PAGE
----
To answer this question, the structure of the various ink systems has to be considered.
With regard to UV inks, special attention is paid to the photoinitiators which are decomposed by the action of UV radiation and may possibly not be integrated into the ink film in the case of insufficient cure. The respective printing ink binder base can be a carrier of potential migrants, either by contamination or by nonintegrated monomers. Considering the facts relating to the raw materials, substances of low molecular weight show a stronger migration potential. In the UV range, for example, the photoinitiators are divided into very small fission products. J + S have developed specific approaches to meet these risks of migration.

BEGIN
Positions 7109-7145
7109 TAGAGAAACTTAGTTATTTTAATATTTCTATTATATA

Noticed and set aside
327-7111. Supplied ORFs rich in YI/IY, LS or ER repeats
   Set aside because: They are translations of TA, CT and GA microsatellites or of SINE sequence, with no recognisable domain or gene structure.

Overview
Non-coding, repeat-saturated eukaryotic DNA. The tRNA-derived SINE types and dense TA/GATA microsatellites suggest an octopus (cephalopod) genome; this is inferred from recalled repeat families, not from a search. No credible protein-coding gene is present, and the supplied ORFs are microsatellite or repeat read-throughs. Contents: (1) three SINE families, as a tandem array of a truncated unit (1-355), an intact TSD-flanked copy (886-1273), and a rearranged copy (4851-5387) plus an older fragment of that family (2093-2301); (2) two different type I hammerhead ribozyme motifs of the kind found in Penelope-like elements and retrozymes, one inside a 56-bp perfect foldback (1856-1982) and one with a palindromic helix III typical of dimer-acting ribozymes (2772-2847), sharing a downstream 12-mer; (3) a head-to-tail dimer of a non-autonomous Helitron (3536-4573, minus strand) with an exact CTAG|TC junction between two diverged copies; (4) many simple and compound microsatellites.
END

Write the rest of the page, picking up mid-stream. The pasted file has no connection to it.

Carcinogenic and mutagenic substances are excluded from production. In the field of conventional offset printing, heavy metal driers are not used. Through careful research and selection of raw materials, oils and resins have been found and are employed that do not form fission products. With similar stringent care only suitable pigments have been selected. Careful evaluation has revealed fatty acid esters that can be safely used.
In UV technology, high-molecularweight photoinitiators and, alternatively, self-initiating binders can be used. In UV systems used for food packaging, only extensively cleaned binders are used; furthermore, the proportion of monomers in the binder complex is also reduced to a minimum.